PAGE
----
Robin Thicke, Pharrell lose $7.3 million ‘Blurred Lines’ lawsuit

In what was a relatively quick decision, a team of eight jurors ruled in favor of the family of Marvin Gaye, ruling that the late singers’ copyrights had been violated by Robin Thicke and Pharrell Williams on the formers runaway hit, “Blurred Lines.”

Awarding the Gaye family a staggering $7.3 million in damages, while the jury has ruled, this precedent-setting case is far from over. In fact, the estate of Gaye has already stated it is their intention to halt all future sales of “Blurred Lines” until a new agreement can be reached.

The real question many are wondering is whether or not the Thicke song in question actually plagiarized the 1977 track by Gaye. A quick listen will allow even the most unaware of music fans to hear slight similarities, most noticeably in the rhythm section. The cow bell rhythm and the bassline certainly bear a strong resemblance to one another, but it’s hardly as blatant as something like Vanilla Ice’s rip off of Queen.

It is this differentiation that is the key to the case and now answers the question: is inspiration as much a violation as copying? According to the jury and judge, the answer is yes. Throughout the process, both Thicke and Williams have admitted to being inspired by the sound of the late 70’s, and that it was more about the feel of the song than actually pointing to a specific track as the source of the sound. During the trial, it was also shown how songs by the likes of Michael Jackson and The Beatles also bear resemblance to the Gaye track, and this was in many ways the core of their argument.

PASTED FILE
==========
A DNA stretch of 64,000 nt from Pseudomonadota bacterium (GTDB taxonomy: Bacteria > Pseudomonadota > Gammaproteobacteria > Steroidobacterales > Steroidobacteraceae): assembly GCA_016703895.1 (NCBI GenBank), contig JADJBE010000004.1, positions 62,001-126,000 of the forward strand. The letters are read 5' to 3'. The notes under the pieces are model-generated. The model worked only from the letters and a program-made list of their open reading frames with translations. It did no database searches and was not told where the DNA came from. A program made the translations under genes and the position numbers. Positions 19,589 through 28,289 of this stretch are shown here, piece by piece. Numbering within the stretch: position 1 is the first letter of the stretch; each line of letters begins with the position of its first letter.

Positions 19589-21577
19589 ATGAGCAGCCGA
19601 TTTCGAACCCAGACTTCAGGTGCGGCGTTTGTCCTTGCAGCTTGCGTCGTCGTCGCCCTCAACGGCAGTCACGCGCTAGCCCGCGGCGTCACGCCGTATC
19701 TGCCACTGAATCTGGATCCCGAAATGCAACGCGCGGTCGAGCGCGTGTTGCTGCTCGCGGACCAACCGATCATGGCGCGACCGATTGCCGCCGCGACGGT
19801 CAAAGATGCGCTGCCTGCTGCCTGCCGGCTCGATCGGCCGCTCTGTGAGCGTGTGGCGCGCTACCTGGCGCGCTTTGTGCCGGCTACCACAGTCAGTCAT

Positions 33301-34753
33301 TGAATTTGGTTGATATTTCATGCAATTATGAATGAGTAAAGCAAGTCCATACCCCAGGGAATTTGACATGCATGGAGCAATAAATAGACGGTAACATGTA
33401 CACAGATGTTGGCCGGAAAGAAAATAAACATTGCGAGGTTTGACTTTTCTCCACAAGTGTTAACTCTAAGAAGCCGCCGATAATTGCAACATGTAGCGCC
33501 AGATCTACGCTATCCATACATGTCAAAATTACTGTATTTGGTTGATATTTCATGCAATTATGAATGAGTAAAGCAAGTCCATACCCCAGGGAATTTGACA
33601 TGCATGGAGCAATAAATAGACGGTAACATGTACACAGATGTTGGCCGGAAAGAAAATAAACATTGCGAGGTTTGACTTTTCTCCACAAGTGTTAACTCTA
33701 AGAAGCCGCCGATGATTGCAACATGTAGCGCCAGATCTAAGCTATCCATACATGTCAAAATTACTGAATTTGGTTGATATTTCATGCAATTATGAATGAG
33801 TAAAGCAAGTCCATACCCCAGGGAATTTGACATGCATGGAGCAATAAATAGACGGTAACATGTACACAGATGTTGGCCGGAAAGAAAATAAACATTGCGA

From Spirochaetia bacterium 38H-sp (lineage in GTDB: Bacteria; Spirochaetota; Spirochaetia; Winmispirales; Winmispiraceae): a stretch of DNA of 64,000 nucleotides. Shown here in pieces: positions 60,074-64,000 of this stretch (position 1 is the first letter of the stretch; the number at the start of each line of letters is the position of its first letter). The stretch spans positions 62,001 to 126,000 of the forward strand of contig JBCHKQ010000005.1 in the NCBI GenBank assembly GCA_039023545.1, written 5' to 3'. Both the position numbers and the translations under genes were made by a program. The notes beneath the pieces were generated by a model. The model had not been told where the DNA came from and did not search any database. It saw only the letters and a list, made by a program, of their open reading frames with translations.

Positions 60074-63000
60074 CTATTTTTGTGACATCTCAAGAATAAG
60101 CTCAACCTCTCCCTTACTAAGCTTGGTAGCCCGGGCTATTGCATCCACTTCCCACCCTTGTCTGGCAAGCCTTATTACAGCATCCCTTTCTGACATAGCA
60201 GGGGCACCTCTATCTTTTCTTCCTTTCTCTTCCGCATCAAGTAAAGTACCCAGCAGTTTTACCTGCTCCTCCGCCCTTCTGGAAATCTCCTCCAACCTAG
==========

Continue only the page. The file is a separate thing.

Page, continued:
The case itself is amazingly complex, as there had already been rulings that supported the Gaye family side, like when EMI settled out of court with the family over accusations of not properly protecting the song “Got To Give It Up” and it was implied that this was because EMI had become part of the company that also owned Thicke’s music. Combined with inconsistences in statements made over the past two years by Thicke himself, as well as the fact that there is a decent amount of similarity between the songs, the result is not all that surprising. The awarded amount however, is quite literally record setting.

The last large-money case like this was when Michael Bolton was ordered to pay $5.4 million to the Isley Brothers over his own 2005 song “Love Is A Wonderful Thing.” Yet given the fact that both Thicke and Pharrell took home well over $5 million each from the success of “Blurred Lines,” such a massive financial award is a bit more understandable. It’s also due to the fact that the song keeps selling that the Gaye estate wants to get in on current and future profits the song might earn.

Regardless of the final settlement numbers, many in the industry are understandably worried that this case will set a precedent for other “feel” similarities, and artists will find themselves in court in cases similar to “patent trolls.” While there is no question that artist works need to be protected, just how similar the two songs are remains up to debate, and one can only assume the “Blurred Lines” team will appeal the ruling.

Hear the two songs together and judge for yourself: